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Security, Privacy Issues Found in Government COVID-19 Mobile Apps

Researchers at cybersecurity company ZeroFOX discovered that government-sanctioned COVID-19 mobile applications are affected by vulnerabilities and privacy issues that put citizens at risk.

Researchers at cybersecurity company ZeroFOX discovered that government-sanctioned COVID-19 mobile applications are affected by vulnerabilities and privacy issues that put citizens at risk.

Governments worldwide have released COVID-19 mobile apps to provide citizens with useful information and, in some cases, to track individuals in an effort to contain the coronavirus outbreak.

An analysis of dozens of nation and government-sponsored mobile applications for Android released to help with the current COVID-19 pandemic has revealed the existence of privacy risks, vulnerabilities and backdoors, ZeroFOX says in a post highlighting three of the analyzed apps.

The first of these apps is the official COVID-19 application that the Iranian government released. Available since early March, it was designed to track citizens and harvest personal information — two features that raise privacy concerns — all without providing information on the pandemic.

An imposter app that copies the government-sanctioned app was also identified. Dubbed CoronaApp, it is available for download at ‘coronaapp[.]ir’, a website that multiple news sites, Telegram groups, and social network posts link to.

The unofficial application requests access to the user’s location, camera, Internet data, system information, and the ability to write to external storage. Despite asking for these permissions, the application does not appear to engage in malicious behavior.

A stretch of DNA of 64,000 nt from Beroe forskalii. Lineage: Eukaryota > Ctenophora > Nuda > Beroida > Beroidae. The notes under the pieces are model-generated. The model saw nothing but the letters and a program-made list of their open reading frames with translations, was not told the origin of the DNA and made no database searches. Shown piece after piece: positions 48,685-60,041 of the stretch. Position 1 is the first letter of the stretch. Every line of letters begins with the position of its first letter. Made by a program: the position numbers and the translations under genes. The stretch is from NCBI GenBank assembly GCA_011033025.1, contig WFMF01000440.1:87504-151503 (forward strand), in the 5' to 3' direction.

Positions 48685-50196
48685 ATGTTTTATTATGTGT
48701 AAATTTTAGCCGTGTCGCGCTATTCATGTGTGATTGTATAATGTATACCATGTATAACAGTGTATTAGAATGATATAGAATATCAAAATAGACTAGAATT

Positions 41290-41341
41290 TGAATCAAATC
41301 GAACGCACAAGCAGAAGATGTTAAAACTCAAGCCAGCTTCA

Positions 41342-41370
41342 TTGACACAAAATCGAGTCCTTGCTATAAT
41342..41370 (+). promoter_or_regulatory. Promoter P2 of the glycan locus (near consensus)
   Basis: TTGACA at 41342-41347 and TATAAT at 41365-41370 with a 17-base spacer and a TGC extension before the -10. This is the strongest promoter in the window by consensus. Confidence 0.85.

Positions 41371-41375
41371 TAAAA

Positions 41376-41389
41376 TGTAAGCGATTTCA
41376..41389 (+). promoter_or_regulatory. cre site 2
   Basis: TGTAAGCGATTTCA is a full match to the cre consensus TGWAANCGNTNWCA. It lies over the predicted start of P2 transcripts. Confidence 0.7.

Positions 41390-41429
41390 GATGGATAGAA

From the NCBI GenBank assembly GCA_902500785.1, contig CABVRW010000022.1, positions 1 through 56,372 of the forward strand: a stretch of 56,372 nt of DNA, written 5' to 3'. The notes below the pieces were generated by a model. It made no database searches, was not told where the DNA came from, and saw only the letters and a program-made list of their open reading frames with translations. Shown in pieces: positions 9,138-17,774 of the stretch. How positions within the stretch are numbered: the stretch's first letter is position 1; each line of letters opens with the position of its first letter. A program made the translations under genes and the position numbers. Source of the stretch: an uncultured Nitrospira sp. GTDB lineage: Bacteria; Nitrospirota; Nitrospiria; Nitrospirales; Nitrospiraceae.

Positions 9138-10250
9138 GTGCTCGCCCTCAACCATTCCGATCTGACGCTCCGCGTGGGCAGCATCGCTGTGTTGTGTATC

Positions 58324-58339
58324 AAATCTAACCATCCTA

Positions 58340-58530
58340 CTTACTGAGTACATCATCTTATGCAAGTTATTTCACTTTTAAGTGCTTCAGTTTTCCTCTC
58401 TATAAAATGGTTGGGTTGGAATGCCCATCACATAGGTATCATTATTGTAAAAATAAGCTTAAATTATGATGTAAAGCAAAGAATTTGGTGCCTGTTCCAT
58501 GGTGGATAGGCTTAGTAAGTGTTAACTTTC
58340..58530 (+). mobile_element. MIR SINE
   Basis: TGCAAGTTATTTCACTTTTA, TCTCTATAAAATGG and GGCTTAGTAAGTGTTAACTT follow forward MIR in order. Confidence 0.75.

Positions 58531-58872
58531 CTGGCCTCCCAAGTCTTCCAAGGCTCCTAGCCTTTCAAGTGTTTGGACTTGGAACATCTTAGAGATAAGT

According to the ZeroFOX security researchers, the risk posed by this application is high, especially since Iran is a country under sanction and Google Play is not accessible to most Iranians, which means that the official protection mechanisms included in the app store are not available for them.

CoronaApp’s developers claim that the app was built with support from the Iranian government, although there is no reputable evidence to confirm that. The legitimacy of the claims in the news articles linking to the app’s download website could not be verified either, and the security researchers are confident that the app could be abused in the future.

Another app that puts user privacy at risk is the official CoronApp-Colombia application, meant to help individuals in Colombia track symptoms related to COVID-19. Available through Google Play, the app requests permissions to access location, read phone states, and read contacts, but is not malicious.

However, vulnerabilities in the app were found to impact more than 100,000 users, ZeroFOX reveals. Specifically, the app would only use HTTP for communication, although both personal health information (PHI) and personally identifiable information (PII) are being transmitted, exposing the data to man-in-the-middle attacks.

Data transmitted in clear text included names, document_type (which can include passports and other registration numbers), emails, passwords, gender, and race. However, the issue was addressed in late March, after Colombia CERT was alerted on the matter.

The security researchers also identified 12 APKs related to a campaign which involved a repackaged, backdoored application targeting Italian citizens. All of these APKs had the same signing certificate and issuer details.

Italy is using regional COVID-19 apps instead of a single national application. One of these regional apps, for which its developers released a beta version, has been recompiled with a backdoor.

“The backdoor is present when the Android app receives a BOOT_COMPLETED intent, which is sent to any COVID-19 mobile apps that have this permission enabled when the phone boots, or when the app is opened,” ZeroFOX says.

Related: Android Surveillance Campaign Leverages COVID-19 Crisis

Related: Corporate Workers Warned of ‘COVID-19 Payment’ Emails Delivering Banking Trojan

Related: FBI Expects Increase in COVID-19-Themed BEC Scams

Written By

Ionut Arghire is an international correspondent for SecurityWeek.

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